The feedback provided to teachers by their supervisors, in preservice and in-service settings, is considered to be essential to teacher learning. Incorporating video records into these mentoring sessions has been shown to trigger the cognitive dissonance needed to help teachers explore the gaps between their intentions and their actual behaviors. However, while preservice teachers are increasingly asked to examine their teaching practice via video, their supervisors are not engaging in a parallel examination of their supervisory practice. Thus, university-based clinical supervisors who carry out critical conversations with teacher candidates do so without reflection about how they are performing in those conferences. At the same time, institutions of teacher education recognize the essential role supervisors play in the development of teacher candidate learning, yet are challenged as to how to provide professional development to supervisors. This paper describes an innovative response to this dilemma: an initiative in which clinical supervisors were invited to investigate their post-observation conversations using video in a self-development group. The research questions explored the impact on supervisors of viewing their own feedback sessions on video and sharing their video analysis in a peer group of fellow supervisors. Via an exploratory, qualitative design, and through document analysis, questionnaires, and transcriptions of the focus group conversation, results suggest video review is a promising approach for advancing supervisors’ self-awareness of their post-observation facilitation skills.
As part of their graduate education, in-service teachers identified an area of instructional focus, video recorded their classroom instruction at two intervals in a semester-long course, formed peer groups, and shared their videos for the purpose of obtaining feedback for professional growth. After the conclusion of the course, participants were contacted and presented with a summary of four benefits of the peer video review process, as identified in a recent professional article. Through online survey, participants were asked to share their perceptions of the peer video review experiences in the course and address any evidence related to the benefits raised in the professional article. Qualitative analysis revealed evidence of individual and collective benefits at personal and professional levels and consensus around the value of the experience, despite common apprehension about the vulnerability involved in sharing. Additionally, participants identified strengths of the video medium and provided suggestions for practical applications of peer video review in the field.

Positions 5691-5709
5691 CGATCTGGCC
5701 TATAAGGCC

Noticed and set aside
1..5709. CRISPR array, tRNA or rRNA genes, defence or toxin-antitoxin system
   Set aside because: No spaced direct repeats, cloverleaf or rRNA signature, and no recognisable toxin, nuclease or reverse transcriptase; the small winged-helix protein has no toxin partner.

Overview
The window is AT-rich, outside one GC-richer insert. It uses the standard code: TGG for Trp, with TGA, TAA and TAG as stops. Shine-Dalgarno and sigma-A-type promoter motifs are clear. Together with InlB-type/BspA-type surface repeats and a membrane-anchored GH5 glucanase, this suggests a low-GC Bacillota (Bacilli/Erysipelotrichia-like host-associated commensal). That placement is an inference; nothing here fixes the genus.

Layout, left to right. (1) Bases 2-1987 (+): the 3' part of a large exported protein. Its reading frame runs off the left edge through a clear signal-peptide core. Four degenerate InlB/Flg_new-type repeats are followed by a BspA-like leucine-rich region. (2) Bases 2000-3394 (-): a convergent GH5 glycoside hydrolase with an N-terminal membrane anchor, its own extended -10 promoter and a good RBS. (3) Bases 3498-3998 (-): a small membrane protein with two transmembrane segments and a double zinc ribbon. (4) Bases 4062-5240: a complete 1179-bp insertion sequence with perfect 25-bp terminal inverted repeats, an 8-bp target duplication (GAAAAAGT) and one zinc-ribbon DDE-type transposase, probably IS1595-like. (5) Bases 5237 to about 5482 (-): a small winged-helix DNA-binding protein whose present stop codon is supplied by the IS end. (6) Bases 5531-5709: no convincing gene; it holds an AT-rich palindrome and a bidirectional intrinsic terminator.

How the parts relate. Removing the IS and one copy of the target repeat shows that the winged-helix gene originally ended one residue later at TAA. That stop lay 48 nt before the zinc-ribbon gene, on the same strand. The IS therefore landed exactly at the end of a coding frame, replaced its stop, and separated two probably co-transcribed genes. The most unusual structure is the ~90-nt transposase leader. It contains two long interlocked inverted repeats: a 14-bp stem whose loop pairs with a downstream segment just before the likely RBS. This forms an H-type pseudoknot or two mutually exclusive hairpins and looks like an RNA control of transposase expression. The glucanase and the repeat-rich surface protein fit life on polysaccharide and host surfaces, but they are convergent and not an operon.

The use of videos to analyze teaching practices or initial teacher training is aimed at helping build professional skills by establishing more explicit links between university education and internships and practical work in the schools. The purpose of this article is to familiarize the English-speaking community with French research via a study of the use of videos in preservice teacher education. The scientific research trend called “course of action” is presented, along with a brief summary of several studies conducted in the context of initial teacher education in France, which point out the respective contributions of four distinct video-based approaches to professional development for educating new teachers. Last, the authors’ conceptual contribution is presented based on a few scientific studies conducted between 1965 and 2017 that exemplify the different approaches to the use of video-based training for new and experienced teachers. This conceptualization is designed to help the field rethink the various ways of conceiving of video resources in education, of providing guidance during video viewing, and of organizing the various goals of video viewing and the different objects of analysis into a step-by-step teacher-training program.
This article presents a study of individual video-based educational sessions with secondary trainee teachers (N = 30) observing others’ teaching. Within a Peircian semiotic framework, the study was designed to deepen the researchers’ understanding of video-enhanced experience in educational settings beyond the usual research areas of noticing, interpreting and reflecting. Facilitated think-aloud protocols were used, the trainees’ verbalizations were transcribed and the data were coded using semiotic schemes. The analysis revealed eight referentiality items jointly underlying the teachers’ activities of description, interpretation, and evaluation while video observing. The results suggest the need to acknowledge the dimension of referentiality in video observation as a legitimate object of research, instructional design, and facilitation in the field of teacher video-enhanced education, especially during the induction period.